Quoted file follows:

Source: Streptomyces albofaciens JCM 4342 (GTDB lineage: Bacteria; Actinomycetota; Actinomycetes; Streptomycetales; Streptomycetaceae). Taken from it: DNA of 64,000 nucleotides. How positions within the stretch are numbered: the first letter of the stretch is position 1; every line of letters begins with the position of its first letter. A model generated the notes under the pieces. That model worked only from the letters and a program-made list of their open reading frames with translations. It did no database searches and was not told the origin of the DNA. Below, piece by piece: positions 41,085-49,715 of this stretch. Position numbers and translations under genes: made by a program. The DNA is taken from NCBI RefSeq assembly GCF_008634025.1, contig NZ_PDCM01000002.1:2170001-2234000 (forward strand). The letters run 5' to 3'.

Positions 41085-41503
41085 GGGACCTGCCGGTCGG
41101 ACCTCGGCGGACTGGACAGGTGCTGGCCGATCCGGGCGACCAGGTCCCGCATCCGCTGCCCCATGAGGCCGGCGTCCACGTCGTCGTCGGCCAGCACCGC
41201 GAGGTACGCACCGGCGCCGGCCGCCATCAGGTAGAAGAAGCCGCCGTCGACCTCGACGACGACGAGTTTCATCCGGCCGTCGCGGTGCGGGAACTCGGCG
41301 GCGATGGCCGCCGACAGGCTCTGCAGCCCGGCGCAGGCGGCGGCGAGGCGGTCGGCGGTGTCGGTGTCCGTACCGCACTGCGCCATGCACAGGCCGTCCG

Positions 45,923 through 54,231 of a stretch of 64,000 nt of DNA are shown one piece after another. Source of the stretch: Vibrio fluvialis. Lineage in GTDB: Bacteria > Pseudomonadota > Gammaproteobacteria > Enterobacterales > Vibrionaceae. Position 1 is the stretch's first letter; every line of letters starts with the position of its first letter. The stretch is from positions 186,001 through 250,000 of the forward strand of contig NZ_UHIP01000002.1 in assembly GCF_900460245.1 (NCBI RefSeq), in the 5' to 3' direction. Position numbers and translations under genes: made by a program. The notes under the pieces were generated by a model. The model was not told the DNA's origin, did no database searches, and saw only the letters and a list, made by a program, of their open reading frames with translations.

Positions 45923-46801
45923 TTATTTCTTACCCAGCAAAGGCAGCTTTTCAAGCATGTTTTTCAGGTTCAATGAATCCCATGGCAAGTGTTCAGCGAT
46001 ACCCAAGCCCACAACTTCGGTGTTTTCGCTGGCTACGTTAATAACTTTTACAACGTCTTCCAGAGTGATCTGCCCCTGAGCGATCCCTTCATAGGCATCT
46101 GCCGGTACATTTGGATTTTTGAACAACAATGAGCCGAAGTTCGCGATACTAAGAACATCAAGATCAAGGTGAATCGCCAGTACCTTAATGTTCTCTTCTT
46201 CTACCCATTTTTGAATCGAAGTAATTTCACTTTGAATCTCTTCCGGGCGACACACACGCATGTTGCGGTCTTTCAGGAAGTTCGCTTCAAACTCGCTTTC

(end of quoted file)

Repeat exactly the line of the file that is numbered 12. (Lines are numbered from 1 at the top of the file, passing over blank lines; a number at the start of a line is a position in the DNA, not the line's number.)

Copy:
46201 CTACCCATTTTTGAATCGAAGTAATTTCACTTTGAATCTCTTCCGGGCGACACACACGCATGTTGCGGTCTTTCAGGAAGTTCGCTTCAAACTCGCTTTC